2016 Photos and Furniture, Featuring Joe Brey, Brian Kelley, Ellis Pifer, and Rob Steffen

Three photographers and one furniture maker will be showing their work for three days, October 14 through 16, 10 a.m. to 5 p.m. each day at Wyoming Valley School Cultural Arts Center, located five miles south of Spring Green and 12 miles north of Dodgeville on Highway 23.

The exhibit reflects the individual perspectives of these artists who have all been profoundly influenced by the environment of Southern Wisconsin. Included are works by Joe Brey of Dodgeville/Spring Green, Brian Kelley of Madison, Ellis Pifer of Spring Green and Rob Steffen of Spring Green. The exhibit is free and open to the public, although donations to the Wyoming Valley School Cultural Arts Center are always welcome.



Joe Brey grew up on a farm near Spring Green, yet has traveled the globe twice, with many local adventures in between. At 16, he attended the Woodstock Music Festival. After high school, he learned the basics of carpentry and stone masonry from Herb Fritz, a local architect who worked and studied under Frank Lloyd Wright. He spent three years in New Zealand, gold prospecting in Western Australia and six months in Vietnam building a peace park with a group of North Vietnamese soldiers.


Joe has worked on numerous personal construction and fine woodworking projects for the founder of Land's End, Gary Comer and for world-famous polar explorer, Will Steger, building his environmental awareness retreat in Ely, Minnesota. His passion is fine woodworking and making fine, handcrafted and utilitarian pieces from reclaimed and local woods. You can view some of his work at http://www.joebreyhandcrafted.com/



Brian Kelley was born in Stevens Point, Wisconsin, and now lives in Madison. During his youth, he not only lived in a rural setting with few conveniences but also traveled to Italy, Greece and Turkey. He learned to appreciate the simple, elemental connections of the natural world, but also gained awareness of the influence of civilization on the landscape—man-made structures than remain in the environment today. He studied photography at Madison Area Technical College and worked 16 years at the Wisconsin State Journal. Currently, he drives at Union Cab of Madison.
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Brian presents his photographs on metal, complimenting the industrial subject matter. He focuses his lens on elements of aged, rusted, industrial machinery and structures as well as urban microcosms seeking to reveal the beauty and implications of things often ignored in our periphery. Some of his work can be viewed at http://buzzwig.wixsite.com/photo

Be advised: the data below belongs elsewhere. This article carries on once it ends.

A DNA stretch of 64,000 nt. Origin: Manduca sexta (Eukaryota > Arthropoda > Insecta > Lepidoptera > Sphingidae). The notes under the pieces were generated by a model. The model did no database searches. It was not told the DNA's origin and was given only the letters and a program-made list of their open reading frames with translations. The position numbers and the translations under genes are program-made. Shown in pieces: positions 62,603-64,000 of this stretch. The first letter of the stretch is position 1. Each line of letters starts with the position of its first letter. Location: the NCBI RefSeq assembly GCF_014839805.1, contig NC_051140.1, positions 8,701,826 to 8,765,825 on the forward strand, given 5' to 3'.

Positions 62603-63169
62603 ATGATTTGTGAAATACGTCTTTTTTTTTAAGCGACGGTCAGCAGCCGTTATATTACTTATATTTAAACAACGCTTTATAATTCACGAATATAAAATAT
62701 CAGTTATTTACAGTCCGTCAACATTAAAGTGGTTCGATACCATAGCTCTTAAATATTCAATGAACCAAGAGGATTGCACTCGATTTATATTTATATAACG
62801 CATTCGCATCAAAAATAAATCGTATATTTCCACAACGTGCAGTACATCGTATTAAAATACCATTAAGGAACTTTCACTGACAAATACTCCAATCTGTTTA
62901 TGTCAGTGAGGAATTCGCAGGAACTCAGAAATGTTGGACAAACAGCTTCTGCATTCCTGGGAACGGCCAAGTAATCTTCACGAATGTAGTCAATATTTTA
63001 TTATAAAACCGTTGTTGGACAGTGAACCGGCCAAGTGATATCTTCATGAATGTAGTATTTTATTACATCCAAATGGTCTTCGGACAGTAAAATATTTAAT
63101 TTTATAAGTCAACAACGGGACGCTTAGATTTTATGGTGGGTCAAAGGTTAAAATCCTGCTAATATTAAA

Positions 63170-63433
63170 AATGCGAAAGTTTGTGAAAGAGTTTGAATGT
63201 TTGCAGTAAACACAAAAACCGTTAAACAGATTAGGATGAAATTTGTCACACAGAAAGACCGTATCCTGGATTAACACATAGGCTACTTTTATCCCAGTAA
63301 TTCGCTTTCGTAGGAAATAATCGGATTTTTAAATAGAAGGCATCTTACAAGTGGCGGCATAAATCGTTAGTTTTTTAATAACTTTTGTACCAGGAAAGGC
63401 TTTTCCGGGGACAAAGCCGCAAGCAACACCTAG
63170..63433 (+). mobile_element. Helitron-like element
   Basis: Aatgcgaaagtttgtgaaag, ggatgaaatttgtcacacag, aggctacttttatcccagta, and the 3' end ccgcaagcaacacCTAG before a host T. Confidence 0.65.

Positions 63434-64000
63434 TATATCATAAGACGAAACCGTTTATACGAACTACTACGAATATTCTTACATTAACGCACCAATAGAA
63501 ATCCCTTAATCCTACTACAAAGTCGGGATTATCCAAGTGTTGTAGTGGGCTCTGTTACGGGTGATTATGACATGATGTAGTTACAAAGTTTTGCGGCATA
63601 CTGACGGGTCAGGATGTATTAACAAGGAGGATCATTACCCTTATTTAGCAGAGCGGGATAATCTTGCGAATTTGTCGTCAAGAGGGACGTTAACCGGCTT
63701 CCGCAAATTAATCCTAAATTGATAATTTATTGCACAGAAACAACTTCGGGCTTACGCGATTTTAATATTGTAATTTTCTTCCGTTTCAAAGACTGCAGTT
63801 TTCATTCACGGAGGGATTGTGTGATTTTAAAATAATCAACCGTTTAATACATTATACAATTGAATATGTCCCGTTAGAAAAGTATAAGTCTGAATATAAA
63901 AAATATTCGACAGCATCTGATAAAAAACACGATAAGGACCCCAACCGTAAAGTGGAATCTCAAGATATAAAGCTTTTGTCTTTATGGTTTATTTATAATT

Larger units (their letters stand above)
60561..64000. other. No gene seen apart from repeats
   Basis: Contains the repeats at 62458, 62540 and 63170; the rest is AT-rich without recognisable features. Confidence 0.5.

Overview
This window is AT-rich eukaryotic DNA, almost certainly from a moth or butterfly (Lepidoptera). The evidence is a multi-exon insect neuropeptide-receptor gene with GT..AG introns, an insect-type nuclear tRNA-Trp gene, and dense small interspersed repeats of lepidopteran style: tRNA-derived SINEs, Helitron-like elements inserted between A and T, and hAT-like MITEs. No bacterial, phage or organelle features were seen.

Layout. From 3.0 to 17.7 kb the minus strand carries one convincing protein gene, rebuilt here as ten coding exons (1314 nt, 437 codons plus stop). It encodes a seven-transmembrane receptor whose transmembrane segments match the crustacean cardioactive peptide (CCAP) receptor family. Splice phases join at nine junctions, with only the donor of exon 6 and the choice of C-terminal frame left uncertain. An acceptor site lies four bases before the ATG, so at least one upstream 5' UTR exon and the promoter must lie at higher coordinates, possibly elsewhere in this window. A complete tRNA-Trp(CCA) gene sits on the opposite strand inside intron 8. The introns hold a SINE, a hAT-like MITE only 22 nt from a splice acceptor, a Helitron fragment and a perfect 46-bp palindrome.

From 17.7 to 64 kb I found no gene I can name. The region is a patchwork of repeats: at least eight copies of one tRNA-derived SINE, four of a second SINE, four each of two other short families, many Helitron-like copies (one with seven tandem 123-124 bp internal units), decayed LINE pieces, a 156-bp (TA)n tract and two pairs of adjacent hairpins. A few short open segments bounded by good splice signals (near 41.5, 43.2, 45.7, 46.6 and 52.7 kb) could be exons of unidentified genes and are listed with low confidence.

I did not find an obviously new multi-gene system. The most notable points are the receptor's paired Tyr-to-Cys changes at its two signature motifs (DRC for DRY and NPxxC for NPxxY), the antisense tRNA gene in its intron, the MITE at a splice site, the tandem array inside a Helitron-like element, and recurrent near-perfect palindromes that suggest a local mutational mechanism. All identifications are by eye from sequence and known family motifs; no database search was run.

Ellis Pifer is a life-long resident of the Wisconsin River Valley area. His interest in nature comes from his youth, living near the Wisconsin River and coming into intimate contact with the natural world on a daily basis. Now, a retired draftsman with the State of Wisconsin and self-taught photographer, he spends his days exploring the most minute and beautiful details to be found in nature.



Rob Steffen has been taking photographs since he got his first film camera in third or fourth grade (that was back in the early days of the flashcube).  Since then he has continued taking pictures whenever possible, and got even more serious when digital photography came to be.

After moving to the driftless area in 2004 from Chicago, Rob began focusing primarily on two subjects: landscapes and musicians (particularly those performing at Spring Green’s Sh*tty Barn music venue, where he is one of four staff photographers). You can see some of his work at http://robsteffen.wixsite.com/mysite
 


For more information about this event contact: wyomingvalleyschool@gmail.com / call 608-588-2939/ or find us on facebook.

Wyoming Valley School, Inc is a not-for-profit, tax-deductible 501(c)3 organization. Your support and participation in our events are always welcome and donations are gratefully accepted.

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Photo Credits:             Geese at Bakkens Pond by Rob Steffen
                                    Furniture by Joe Brey

                                    Emergence by Brian Kelley

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